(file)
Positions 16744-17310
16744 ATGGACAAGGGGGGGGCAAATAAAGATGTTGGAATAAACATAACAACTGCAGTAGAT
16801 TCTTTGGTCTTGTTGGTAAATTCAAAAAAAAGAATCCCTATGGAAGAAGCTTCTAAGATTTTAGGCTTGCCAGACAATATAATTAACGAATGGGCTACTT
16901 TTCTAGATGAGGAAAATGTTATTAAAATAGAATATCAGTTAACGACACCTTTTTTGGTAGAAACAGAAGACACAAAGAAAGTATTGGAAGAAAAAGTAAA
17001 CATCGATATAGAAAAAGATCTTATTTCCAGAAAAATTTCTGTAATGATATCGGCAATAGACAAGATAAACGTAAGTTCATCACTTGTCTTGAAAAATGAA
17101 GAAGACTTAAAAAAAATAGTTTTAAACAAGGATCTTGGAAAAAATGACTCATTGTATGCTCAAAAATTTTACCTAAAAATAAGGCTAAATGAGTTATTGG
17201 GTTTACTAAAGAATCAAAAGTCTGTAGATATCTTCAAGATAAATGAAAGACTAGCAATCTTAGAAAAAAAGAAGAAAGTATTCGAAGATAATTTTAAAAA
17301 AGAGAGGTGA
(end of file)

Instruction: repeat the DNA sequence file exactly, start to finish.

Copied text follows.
Positions 16744-17310
16744 ATGGACAAGGGGGGGGCAAATAAAGATGTTGGAATAAACATAACAACTGCAGTAGAT
16801 TCTTTGGTCTTGTTGGTAAATTCAAAAAAAAGAATCCCTATGGAAGAAGCTTCTAAGATTTTAGGCTTGCCAGACAATATAATTAACGAATGGGCTACTT
16901 TTCTAGATGAGGAAAATGTTATTAAAATAGAATATCAGTTAACGACACCTTTTTTGGTAGAAACAGAAGACACAAAGAAAGTATTGGAAGAAAAAGTAAA
17001 CATCGATATAGAAAAAGATCTTATTTCCAGAAAAATTTCTGTAATGATATCGGCAATAGACAAGATAAACGTAAGTTCATCACTTGTCTTGAAAAATGAA
17101 GAAGACTTAAAAAAAATAGTTTTAAACAAGGATCTTGGAAAAAATGACTCATTGTATGCTCAAAAATTTTACCTAAAAATAAGGCTAAATGAGTTATTGG
17201 GTTTACTAAAGAATCAAAAGTCTGTAGATATCTTCAAGATAAATGAAAGACTAGCAATCTTAGAAAAAAAGAAGAAAGTATTCGAAGATAATTTTAAAAA
17301 AGAGAGGTGA